The author went on to declare ultimate victory for Clifford. This is from the author that stated with seeming approval; “Modernism wanted to reformulate traditional theological concepts and make them more amenable to the modern scientific mind.” Furthermore he also explained that the Modernist’s want the “right to reinterpret scripture.” These are often the same people who cry out under the banner of the “priesthood of the believer” which in many cases is nothing more than someone using Biblical terms as a license for “My right to divide the word of maybe.”
No wonder the Southern Baptists are having an identity crisis. Of the previously mentioned debate (Spurgeon/Clifford); they were not two equal sides in credible debate; one side was painfully wrong, and the other was not.
The Bible itself tells us what to think about the Bible itself. We have no basis, or power, or freedom, to determine how we are going to approach the Word of God. It approaches us. We do not have “freedom of thought” in the sense that the Modernists cry out for. We have no power to formulate truth, or determine how we want to read the Bible. The Bible can only be either rightly divided or wrongly divided; there is no other way. Liberty only exists in settled orthodoxy. When is a train more free; on the tracks or out in a field. No man has the right to interpret the scripture as he wants to. Every man has the right to be interpreted by the scripture. It is an anti-biblical theology that believes the truth of the scriptures are free to be reinterpreted by every generation according to their own new culture.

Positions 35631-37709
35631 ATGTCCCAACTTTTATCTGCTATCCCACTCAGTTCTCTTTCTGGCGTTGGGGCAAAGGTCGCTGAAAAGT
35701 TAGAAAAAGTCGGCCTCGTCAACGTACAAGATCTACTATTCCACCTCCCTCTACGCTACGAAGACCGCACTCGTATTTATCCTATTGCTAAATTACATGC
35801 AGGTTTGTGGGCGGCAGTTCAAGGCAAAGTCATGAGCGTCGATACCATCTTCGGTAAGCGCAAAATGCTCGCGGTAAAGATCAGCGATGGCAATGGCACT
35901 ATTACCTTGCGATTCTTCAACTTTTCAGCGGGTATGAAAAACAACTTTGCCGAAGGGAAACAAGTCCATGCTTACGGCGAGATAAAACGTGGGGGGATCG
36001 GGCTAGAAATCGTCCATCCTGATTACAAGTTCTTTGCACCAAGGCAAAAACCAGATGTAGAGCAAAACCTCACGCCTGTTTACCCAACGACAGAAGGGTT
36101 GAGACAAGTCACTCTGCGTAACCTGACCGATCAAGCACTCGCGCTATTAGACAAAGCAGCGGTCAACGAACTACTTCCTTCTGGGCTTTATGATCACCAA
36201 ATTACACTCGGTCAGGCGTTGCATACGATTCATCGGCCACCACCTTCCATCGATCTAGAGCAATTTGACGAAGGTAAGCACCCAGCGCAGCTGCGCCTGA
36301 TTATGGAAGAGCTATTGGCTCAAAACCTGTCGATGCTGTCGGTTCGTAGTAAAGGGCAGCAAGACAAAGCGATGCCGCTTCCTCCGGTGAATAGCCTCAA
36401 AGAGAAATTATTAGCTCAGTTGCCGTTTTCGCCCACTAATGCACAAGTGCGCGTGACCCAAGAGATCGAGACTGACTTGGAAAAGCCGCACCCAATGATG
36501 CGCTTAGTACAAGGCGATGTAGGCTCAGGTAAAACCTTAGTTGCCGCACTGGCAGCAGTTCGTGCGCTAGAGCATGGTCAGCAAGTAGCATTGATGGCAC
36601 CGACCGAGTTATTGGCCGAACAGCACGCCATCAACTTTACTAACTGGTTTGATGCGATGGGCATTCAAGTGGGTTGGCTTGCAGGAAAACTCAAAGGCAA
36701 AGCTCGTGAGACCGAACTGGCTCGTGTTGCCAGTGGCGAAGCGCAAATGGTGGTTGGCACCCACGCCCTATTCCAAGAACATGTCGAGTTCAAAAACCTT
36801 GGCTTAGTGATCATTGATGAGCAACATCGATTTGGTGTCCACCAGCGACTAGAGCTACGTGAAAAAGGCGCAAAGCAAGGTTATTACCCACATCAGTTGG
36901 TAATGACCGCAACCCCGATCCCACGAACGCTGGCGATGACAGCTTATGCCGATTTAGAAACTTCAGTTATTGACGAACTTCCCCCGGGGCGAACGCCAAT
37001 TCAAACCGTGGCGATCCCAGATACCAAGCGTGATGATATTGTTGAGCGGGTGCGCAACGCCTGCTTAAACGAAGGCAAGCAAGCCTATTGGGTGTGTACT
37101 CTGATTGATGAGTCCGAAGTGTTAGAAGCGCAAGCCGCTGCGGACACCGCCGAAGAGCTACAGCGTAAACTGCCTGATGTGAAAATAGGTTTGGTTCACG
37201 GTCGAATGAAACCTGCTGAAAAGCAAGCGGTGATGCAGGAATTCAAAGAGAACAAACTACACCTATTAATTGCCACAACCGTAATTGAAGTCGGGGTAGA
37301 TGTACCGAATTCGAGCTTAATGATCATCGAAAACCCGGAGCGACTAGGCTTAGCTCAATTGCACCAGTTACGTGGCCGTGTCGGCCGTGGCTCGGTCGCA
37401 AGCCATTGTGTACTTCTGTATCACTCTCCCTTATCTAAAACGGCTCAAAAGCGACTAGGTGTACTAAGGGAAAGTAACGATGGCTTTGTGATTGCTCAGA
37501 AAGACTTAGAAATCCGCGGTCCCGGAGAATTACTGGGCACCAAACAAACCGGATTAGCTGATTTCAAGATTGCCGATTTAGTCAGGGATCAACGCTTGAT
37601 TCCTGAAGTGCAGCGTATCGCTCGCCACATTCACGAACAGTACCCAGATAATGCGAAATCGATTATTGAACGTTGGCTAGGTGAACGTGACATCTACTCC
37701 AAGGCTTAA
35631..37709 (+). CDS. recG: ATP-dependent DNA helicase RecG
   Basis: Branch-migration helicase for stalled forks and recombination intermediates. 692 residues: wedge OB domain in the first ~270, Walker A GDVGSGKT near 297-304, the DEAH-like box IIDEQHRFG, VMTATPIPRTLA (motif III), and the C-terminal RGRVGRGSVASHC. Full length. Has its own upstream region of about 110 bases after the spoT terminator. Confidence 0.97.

The Biblical doctrine of the truth does not change with times or cultures. We do not tell the Bible what to say, it tells us what to think. Whatever may be said of Conservative Baptists, and Landmark Believers, the one thing that will echo through the halls of true Baptist history is the Biblical view of Biblical thinking. We may not always come to the same conclusions, but we generally have the same processes, which are to let the scripture do the thinking, teaching, and talking for us.
The Southern Baptist Convention may be struggling with the issue of their identity and their name. For those within the Southern Baptists who are truly Baptist, and those of us who hold to orthodox Biblical Baptist teaching, our identity and our name are not changes we have to worry about making.